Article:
The largest dam in Iraq is at risk of an imminent collapse that could unleash a 20m (65ft) wave of water on Mosul, a city of 1.7m people, the US has warned.
Mosul Dam has been a problem for engineers since it was built in 1984
In May, the US told Iraqi authorities to make Mosul Dam a national priority, as a catastrophic failure would result in a "significant loss of life".
However, a $27m (£13m) US-funded reconstruction project to help shore up the dam has made little or no progress.
Iraq says it is reducing the risk and insists there is no cause for alarm.
However, a US watchdog said reconstruction of the dam had been plagued by mismanagement and potential fraud.
In a report published on Tuesday, the Special Inspector General for Iraq Reconstruction (SIGIR) said US-funded "short-term solutions" had yet to significantly solve the dam's problems.
SIGIR found multiple failures in several of the 21 contracts awarded to repair the dam.
Among the faults were faulty construction and delivery of improper parts, as well as projects which were not completed despite full payments having been made.
The dam has been a problem for Iraqi engineers since it was constructed in 1984.
It was built on water-soluble gypsum, which caused seepage within months of its completion and led investigators to describe the site as "fundamentally flawed".
In September 2006, the US Army Corps of Engineers determined that the dam, 45 miles upstream of Mosul on the River Tigris, presented an unacceptable risk.
"In terms of internal erosion potential of the foundation, Mosul Dam is the most dangerous dam in the world," the corps warned, according to the SIGIR report. "If a small problem [at] Mosul Dam occurs, failure is likely."
The corps later told US commanders to move their equipment away from the Tigris flood plain near Mosul because of the dam's instability.
The top US military commander in Iraq, Gen David Petraeus, and US ambassador Ryan Crocker then wrote to Iraqi Prime Minister Nouri Maliki urging him to make fixing the dam a "national priority".
"A catastrophic failure of the Mosul Dam would result in flooding along the Tigris River all the way to Baghdad" the letter on 3 May warned.
"Assuming a worst-case scenario, an instantaneous failure of Mosul Dam filled to its maximum operating level could result in a flood wave 20m deep at the city of Mosul, which would result in a significant loss of life and property."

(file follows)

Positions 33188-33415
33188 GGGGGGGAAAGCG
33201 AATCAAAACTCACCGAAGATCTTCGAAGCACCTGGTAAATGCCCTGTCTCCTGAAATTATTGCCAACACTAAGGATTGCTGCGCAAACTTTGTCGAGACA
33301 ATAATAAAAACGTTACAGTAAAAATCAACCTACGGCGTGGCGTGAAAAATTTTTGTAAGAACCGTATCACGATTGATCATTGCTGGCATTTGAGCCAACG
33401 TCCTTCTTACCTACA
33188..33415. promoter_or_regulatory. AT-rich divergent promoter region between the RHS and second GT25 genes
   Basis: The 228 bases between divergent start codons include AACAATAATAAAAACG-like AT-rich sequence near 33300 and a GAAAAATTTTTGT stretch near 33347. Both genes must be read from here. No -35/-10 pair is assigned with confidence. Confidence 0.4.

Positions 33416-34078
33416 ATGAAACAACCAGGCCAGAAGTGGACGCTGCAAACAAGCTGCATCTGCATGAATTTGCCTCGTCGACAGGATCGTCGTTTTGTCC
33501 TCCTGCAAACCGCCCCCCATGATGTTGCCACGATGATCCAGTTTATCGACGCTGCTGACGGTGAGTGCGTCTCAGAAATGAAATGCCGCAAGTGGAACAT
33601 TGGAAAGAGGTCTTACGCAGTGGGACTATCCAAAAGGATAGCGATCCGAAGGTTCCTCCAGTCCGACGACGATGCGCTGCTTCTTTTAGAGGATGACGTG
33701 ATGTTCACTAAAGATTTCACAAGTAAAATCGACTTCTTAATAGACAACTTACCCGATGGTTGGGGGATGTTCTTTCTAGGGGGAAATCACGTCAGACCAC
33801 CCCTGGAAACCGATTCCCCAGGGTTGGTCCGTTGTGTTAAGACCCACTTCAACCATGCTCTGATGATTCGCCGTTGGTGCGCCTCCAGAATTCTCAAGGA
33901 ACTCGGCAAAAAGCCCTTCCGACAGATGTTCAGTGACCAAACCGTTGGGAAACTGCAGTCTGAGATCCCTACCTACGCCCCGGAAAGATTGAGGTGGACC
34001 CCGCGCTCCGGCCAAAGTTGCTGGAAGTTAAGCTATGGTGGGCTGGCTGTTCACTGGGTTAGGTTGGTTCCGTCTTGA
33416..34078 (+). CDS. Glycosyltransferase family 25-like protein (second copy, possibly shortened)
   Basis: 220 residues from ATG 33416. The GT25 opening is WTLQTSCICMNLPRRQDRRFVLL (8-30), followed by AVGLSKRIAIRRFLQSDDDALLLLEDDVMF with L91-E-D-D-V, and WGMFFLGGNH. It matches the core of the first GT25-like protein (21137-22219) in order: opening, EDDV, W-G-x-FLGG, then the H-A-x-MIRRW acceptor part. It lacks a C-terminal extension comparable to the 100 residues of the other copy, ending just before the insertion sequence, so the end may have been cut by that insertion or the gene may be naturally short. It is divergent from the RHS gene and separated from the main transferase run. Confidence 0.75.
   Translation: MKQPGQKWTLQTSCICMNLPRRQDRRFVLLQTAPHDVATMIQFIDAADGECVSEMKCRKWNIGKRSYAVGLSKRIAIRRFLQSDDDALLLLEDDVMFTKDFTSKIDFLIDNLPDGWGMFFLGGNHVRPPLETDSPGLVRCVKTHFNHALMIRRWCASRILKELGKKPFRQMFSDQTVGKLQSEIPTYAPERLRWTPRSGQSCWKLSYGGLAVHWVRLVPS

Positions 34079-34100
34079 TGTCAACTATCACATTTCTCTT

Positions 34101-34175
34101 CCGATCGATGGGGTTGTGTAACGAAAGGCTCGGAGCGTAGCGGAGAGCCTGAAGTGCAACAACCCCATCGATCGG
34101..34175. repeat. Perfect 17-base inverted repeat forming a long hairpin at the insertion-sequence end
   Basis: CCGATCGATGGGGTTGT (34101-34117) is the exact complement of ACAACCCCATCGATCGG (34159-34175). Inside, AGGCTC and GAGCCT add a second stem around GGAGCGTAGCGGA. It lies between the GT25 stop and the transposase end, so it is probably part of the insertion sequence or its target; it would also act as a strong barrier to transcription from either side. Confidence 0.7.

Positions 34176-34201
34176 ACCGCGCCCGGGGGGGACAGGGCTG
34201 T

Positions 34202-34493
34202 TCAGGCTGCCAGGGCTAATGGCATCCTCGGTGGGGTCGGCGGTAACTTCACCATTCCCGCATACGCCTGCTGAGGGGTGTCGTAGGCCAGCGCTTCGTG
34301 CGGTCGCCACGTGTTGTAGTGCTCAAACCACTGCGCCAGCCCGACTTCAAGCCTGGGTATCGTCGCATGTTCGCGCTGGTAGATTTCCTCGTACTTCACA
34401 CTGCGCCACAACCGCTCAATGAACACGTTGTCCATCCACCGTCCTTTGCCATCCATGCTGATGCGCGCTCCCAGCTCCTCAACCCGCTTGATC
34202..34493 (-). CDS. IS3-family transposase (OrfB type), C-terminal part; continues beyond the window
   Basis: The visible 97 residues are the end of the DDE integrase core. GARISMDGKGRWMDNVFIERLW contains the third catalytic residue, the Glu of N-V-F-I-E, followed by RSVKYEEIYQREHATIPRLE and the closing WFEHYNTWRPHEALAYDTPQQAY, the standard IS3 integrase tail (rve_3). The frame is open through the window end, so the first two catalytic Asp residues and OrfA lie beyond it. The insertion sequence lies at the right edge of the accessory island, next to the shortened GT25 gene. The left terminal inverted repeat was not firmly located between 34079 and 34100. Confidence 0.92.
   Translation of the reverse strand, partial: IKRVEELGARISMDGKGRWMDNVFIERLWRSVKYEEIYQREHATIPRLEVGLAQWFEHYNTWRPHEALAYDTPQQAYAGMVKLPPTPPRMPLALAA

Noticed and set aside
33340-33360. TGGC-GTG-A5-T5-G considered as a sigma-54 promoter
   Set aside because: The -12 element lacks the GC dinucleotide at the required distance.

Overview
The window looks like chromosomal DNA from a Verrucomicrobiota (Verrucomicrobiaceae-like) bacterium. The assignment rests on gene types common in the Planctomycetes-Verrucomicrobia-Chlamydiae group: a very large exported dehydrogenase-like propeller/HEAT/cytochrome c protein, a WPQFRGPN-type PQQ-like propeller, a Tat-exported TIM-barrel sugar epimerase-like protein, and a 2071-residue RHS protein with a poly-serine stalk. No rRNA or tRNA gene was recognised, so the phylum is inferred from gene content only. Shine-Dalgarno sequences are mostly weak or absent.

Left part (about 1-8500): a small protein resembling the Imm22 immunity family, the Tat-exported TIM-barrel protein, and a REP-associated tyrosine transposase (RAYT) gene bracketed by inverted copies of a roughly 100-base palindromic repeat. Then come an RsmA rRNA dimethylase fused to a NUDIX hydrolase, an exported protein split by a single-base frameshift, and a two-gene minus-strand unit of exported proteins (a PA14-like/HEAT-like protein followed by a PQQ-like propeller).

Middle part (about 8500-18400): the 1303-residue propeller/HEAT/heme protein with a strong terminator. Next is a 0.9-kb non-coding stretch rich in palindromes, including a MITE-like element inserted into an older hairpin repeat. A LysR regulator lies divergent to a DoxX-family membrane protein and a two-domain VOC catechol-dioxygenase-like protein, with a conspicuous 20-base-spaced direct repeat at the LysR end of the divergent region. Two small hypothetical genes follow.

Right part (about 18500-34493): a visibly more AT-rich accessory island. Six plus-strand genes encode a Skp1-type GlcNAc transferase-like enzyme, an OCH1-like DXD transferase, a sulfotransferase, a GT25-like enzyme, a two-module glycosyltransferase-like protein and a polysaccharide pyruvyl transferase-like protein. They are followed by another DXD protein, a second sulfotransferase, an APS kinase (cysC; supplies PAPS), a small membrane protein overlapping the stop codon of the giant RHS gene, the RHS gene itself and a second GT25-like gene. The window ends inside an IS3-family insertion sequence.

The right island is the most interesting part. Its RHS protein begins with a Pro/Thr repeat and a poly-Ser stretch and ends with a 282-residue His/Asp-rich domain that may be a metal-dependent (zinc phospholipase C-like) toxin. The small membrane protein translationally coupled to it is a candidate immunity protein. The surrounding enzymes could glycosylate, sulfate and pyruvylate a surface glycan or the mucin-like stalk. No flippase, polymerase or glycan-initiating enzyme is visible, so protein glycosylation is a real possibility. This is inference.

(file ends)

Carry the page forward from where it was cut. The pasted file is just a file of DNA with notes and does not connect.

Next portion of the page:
If that were to happen some have predicted that as many as 500,000 people could be killed.
Iraqi authorities, however, say they are taking steps to reduce the risk and they do not believe there is cause for alarm.
The Iraqi Minister for Water Resources, Latif Rashid, told the BBC that a number of steps were being taken to tackle the problem, including a reduction in water levels in the reservoir and a round-the-clock operation to pump grouting into the dam's foundations.
Work would also begin next year on a longer-term plan to make the foundations safe by encasing them in a concrete curtain, he added.
The BBC's Jim Muir in Baghdad says the debate over the dam has gone on largely behind the scenes so as not to cause public panic or attract the interest of insurgents.
MOSUL DAM - KEY FACTS
Mosul Dam is Middle East's fourth largest dam in reservoir capacity and Iraq's largest
Key component in Iraq's national power grid, with four 200 megawatt (MW) turbines generating 320 MW of electricity a day
Built on water-soluble gypsum, which causes seepage. Subsequent erosion creates cavities beneath dam that must be plugged or "grouted" on a regular basis or dam will fail, say experts
Array of piezometers have been deployed to measure water pressure and leakage
Seismic equipment provides information to monitor dam's stability
US-funded reconstruction project - costing $27m (£13m) - to help shore up the dam has made "little or no progress" since 2005 to significantly improve basic grouting capability of the Iraqi Ministry of Water and Resources at the dam, according to the Special Inspector General for Iraq Reconstruction (SIGIR)